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Soaring Poverty Highlights Cost Of Cancun And Tulum’s Success

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Skyrocketing Tourism Profits Remain In The Hands Of Foreign Investors 

Poverty rates across Quintana Roo including the tourist hot spots of Tulum and Cancun have risen dramatically as the tourism sector exploded in recent years. Statistics highlight the stark contrast between the state’s success and the residents who are yet to reap any benefits.

tulum empty street with cars

Multiple sources have expounded data from the Ministry of Economy, highlighting the troubling trends in world-famous tourist destinations like Cancun and Tulum. According to the data, while Quintana Roo saw tremendous amounts of foreign investment in hotels, real estate, and tourist attractions, five municipalities in the state saw as much as a 28% increase in food poverty.

The municipality of Benito Juarez, where Cancun is located, had the second-highest increase. Its food poverty rate rose by 26.8% in the last five years, representing 228 thousand people in the area with barriers to finding food. This equates to roughly one in four residents. Tulum saw poverty rise by 28.2% in the same period, amounting to 13 thousand of its inhabitants struggling to access food.

cancun hotel zone

Tulum’s broader statistics are more harrowing and show the highest overall poverty increase in the country. Between 2015 and 2020, Tulum’s poverty rate almost doubled from around 32.1% to 61.8%.

The growth is mainly attributed to the stratospheric expansion the city has experienced in the past decade. With its idyllic beaches, Mayan ruins, and cheaper cost than nearby Cancun, Tulum was an attractive investment opportunity for many resorts and other establishments. Sudden surges in popularity catapulted it to the top of Mexico’s most sought-after destinations, along with Cancun, and the pandemic solidified its presence on the global stage.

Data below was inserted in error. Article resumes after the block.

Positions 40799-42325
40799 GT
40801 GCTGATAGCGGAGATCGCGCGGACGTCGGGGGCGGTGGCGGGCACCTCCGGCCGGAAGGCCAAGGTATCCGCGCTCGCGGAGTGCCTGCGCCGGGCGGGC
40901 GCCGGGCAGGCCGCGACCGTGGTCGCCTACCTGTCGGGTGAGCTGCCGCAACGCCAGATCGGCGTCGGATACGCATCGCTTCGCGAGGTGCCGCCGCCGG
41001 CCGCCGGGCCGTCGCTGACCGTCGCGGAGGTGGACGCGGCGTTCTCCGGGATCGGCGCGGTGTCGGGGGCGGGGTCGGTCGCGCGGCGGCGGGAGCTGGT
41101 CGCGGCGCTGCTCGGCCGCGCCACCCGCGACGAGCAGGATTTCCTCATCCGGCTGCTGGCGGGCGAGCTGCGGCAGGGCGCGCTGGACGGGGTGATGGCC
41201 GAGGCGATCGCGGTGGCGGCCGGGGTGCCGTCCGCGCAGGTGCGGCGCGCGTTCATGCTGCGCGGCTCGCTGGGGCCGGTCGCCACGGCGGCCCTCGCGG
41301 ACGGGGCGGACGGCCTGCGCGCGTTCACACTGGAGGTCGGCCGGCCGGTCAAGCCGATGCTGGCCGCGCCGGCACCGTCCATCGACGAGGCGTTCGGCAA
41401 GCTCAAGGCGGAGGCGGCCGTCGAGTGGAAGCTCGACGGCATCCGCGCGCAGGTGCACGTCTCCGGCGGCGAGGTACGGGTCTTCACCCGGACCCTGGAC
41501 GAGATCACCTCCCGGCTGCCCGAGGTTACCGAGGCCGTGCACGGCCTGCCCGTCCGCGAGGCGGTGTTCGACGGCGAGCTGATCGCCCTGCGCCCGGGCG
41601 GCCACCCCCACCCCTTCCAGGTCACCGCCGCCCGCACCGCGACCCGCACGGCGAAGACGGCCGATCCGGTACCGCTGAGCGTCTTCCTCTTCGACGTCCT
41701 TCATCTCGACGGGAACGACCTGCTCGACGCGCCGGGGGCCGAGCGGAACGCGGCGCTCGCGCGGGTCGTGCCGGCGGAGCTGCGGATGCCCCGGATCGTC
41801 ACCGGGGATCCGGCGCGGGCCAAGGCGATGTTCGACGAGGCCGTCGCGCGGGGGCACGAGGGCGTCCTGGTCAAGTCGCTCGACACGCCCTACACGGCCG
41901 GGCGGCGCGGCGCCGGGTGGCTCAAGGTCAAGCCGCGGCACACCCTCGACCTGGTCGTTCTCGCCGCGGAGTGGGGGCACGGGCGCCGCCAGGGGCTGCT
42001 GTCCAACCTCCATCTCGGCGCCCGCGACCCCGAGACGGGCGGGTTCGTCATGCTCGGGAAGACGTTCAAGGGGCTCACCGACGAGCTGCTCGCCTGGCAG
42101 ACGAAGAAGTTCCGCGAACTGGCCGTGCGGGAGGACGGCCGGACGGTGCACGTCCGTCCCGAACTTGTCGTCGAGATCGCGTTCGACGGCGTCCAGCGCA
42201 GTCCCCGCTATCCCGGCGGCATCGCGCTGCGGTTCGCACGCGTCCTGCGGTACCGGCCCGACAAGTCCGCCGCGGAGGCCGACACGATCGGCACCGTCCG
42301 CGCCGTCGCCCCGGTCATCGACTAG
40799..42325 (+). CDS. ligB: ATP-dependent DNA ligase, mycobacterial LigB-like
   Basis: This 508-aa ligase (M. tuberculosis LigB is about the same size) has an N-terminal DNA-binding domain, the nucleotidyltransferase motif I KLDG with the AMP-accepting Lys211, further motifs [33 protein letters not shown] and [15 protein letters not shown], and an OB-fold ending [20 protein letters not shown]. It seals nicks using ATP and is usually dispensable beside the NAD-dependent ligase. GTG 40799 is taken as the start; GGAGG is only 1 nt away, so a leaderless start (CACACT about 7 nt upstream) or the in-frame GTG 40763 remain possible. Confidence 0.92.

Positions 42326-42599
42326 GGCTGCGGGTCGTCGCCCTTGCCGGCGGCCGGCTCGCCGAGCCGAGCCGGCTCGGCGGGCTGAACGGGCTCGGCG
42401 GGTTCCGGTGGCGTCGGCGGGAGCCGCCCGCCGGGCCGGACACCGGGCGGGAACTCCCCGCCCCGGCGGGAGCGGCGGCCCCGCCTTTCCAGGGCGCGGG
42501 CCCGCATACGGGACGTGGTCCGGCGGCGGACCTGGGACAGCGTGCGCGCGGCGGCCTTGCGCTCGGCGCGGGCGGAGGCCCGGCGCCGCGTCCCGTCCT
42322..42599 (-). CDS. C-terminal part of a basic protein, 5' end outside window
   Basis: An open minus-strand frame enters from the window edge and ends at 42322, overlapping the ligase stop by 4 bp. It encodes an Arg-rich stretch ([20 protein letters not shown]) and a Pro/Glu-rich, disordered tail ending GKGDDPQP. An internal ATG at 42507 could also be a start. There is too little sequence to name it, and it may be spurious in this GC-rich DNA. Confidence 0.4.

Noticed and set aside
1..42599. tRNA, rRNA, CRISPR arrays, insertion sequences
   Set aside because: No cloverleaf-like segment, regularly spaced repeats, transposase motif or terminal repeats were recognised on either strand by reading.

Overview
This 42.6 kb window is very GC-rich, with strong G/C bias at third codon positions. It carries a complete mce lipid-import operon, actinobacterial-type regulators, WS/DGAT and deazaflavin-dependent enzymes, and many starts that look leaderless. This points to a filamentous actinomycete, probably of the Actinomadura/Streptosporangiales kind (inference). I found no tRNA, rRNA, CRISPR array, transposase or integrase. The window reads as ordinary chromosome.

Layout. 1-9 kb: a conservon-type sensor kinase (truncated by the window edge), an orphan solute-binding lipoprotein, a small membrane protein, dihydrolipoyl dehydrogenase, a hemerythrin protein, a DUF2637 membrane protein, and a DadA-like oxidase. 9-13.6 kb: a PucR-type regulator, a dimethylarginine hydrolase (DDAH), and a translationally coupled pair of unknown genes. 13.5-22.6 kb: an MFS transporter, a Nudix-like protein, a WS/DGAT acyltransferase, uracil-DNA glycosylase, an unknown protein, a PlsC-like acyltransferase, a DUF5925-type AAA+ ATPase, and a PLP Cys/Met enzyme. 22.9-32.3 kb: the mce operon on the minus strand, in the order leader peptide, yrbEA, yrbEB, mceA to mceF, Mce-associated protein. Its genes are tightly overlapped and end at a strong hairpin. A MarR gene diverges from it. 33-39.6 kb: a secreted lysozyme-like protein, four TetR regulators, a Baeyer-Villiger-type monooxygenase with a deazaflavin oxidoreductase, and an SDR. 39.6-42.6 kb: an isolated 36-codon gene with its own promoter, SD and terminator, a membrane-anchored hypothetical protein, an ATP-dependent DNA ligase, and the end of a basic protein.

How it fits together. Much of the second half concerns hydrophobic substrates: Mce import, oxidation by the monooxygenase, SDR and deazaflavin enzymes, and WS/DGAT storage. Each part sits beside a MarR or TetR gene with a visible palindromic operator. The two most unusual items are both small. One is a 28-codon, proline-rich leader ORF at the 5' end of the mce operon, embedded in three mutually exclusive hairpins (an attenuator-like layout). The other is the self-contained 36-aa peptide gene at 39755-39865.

empty tulum street

But Tulum was not a planned settlement like Cancun. In 1990, it was a small fishing town with two thousand inhabitants, surging to 12 thousand by the new millennium. Its infrastructure was never developed to cope with the now booming tourist industry, and as thousands flock from inner-Mexico seeking work, the city is struggling to cope.

Much of the poverty-stricken population is comprised of work-seeking domestic immigrants. Hotels and restaurants in the area can offer work at rock-bottom rates, taking advantage of the relative desperation of the new arrivals. With no immediate residential communities available for the masses arriving, thousands now live in illegal or unregistered settlements within the city limits, not unlike favelas or barrios in South America.

man working on power cable

Many of these new neighborhoods are not connected to the power grid, and it’s estimated that only 15% of the buildings in the city are attached to the sewage system. Most of the residents in these areas work in the resorts, restaurants, and other tourist attractions that Tulum is now famous for. Many hotels charge thousands of dollars for a weekly stay, while those turning down rooms and cleaning dishes are lucky to make $300 a month.